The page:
John Maynard Keynes

There is no subtler, no surer means of overturning the existing basis of society than to debauch the currency. The process engages all the hidden forces of economic law on the side of destruction, and does it in a manner which not one man in a million is able to diagnose.

In the long run we are all dead. Well, unless we find the elixir of immortality, this is true. And this is certainly true for John Maynard Keynes who has been dead for many years. He was born in 1883 in Cambridge, England and died in 1946 near Firle, Sussex. He graduated from Cambridge (receiving B.A. in 1905 and an M.A. in 1909) and joined the British civil service soon after. During the World War I, he served in the Treasury. He resigned after the Versaille conference, as he opposed the unreasonable punitive reparation demands from Germany after the war. Keynes expressed his views in a book titled “The Economic Consequences of the Peace”, which made him famous.

However, another Keynes’ book titled “The General Theory of Unemployment, Interest, and Money” became one of the most influential economics books in history, presumably because of its lack of clarity (as the scoffers say). The book is the bible of Keynesian economics, as it allegedly explains why the unemployment may persist in the free market economy. According to Keynes, the key to reducing unemployment is to increase government spending and to run a budget deficit. It goes without saying that governments, which always look for excuses to increase spending, wholeheartedly accepted Keynes’s views. Actually, the governments bastardized Keynes’s arguments, as he proposed running fiscal deficits only during bad times (and surpluses during good times) – while they run deficits practically all the time.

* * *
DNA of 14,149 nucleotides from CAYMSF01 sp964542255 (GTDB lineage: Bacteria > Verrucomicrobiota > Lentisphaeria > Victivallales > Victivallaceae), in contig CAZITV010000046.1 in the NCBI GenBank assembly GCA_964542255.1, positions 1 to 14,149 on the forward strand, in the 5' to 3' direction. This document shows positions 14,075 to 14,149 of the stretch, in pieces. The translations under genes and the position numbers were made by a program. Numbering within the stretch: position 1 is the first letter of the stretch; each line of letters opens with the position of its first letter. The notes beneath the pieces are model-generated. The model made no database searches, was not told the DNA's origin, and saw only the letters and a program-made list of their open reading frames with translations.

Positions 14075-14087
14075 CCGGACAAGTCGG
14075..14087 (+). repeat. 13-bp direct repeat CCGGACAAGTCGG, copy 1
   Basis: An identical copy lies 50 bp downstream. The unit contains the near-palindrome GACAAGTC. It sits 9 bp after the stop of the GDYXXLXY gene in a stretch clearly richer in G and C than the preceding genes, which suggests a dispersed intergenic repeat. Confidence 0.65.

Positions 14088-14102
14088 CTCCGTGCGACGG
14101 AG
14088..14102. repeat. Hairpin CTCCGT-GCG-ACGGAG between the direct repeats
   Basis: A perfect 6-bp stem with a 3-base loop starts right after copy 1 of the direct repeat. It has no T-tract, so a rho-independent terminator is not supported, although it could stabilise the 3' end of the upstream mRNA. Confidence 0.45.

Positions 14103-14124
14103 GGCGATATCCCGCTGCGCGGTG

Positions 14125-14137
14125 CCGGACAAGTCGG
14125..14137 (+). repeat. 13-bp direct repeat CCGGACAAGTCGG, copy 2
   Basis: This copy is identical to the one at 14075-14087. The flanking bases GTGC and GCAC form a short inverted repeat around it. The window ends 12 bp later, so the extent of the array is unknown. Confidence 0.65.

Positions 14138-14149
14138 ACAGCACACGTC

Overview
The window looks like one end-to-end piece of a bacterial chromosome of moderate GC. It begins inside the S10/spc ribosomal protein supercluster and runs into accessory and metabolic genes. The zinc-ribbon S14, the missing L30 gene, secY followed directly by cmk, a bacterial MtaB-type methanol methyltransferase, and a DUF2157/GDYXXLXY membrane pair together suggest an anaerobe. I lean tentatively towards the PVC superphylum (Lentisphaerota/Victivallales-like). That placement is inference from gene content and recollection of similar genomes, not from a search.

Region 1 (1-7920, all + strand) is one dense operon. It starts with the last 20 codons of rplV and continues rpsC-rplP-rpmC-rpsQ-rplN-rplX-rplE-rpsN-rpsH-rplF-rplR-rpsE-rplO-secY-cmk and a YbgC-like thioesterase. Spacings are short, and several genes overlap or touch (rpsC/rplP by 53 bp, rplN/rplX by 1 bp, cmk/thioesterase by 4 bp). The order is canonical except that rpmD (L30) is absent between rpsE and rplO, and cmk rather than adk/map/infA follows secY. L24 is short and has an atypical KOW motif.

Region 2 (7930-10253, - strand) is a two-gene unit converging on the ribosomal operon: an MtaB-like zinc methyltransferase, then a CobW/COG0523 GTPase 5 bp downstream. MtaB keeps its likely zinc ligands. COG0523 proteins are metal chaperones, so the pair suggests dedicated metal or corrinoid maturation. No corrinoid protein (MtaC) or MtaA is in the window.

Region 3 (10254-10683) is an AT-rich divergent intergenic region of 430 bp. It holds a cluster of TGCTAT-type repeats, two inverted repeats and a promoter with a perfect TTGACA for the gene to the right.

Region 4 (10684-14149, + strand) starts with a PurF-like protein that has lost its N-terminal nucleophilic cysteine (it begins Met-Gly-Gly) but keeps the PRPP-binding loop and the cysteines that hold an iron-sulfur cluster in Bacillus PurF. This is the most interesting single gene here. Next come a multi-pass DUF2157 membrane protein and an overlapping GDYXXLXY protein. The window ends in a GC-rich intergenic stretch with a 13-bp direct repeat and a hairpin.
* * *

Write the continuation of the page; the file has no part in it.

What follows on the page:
Keynes and Gold

What was the Keynes’ impact on gold? Well, there was hardly any direct influence, as Keynes died in 1946, several years before the price of gold started to freely fluctuate. However, Keynes’ indirect impact was enormous.

Firstly, as the leader of the British delegation, Keynes played a prominent role at the Bretton Woods Conference in 1944 that established the Bretton Woods system. As the system was inherently unstable, it eventually collapsed in 1971, which made gold prices rally.

Secondly, Keynes has revolutionized economics (although Hayek, one of the Keynes’ most prominent critics, would say that he actually stopped or even reversed the development of the discipline), challenging the neoclassical economics and the laisser-faire approach which dominated until the Great Depression. As Keynesian economists advocate the active use of fiscal policy, gold may benefit from Keynes’ great influence in economics and policymaking. The example may be the rise in gold prices after the Keynesian economic policies undertaken in response to the Great Recession by President Obama.

But the best example is perhaps the 1970s, where the gold prices rallied during stagflation (see the chart below), which was totally ignored by the Keynesian economists, as they naively believed in the Philips curve, i.e., in negative relationship between the unemployment and inflation.

Chart 1: Gold prices (London P.M. Fix, in $, monthly averages) during the stagflation from the 1970s.

Gold prices (London P.M. Fix, in $, monthly averages) during the stagflation from the 1970s

Thirdly, Keynes believed that gold was the “barbarous relic”. Some investors mistakenly think that he advised against investing in the yellow metal, but Keynes referred to the gold standard. He meant that governments did not follow the rules of the gold standard, as they did not want the restriction imposed by such system. So in the 1920s, when Keynes coined his famous term, the gold standard was practically dead – it was killed by the governments. So Keynes simply described the reality when he wrote: “In truth, the gold standard is already a barbarous relic.”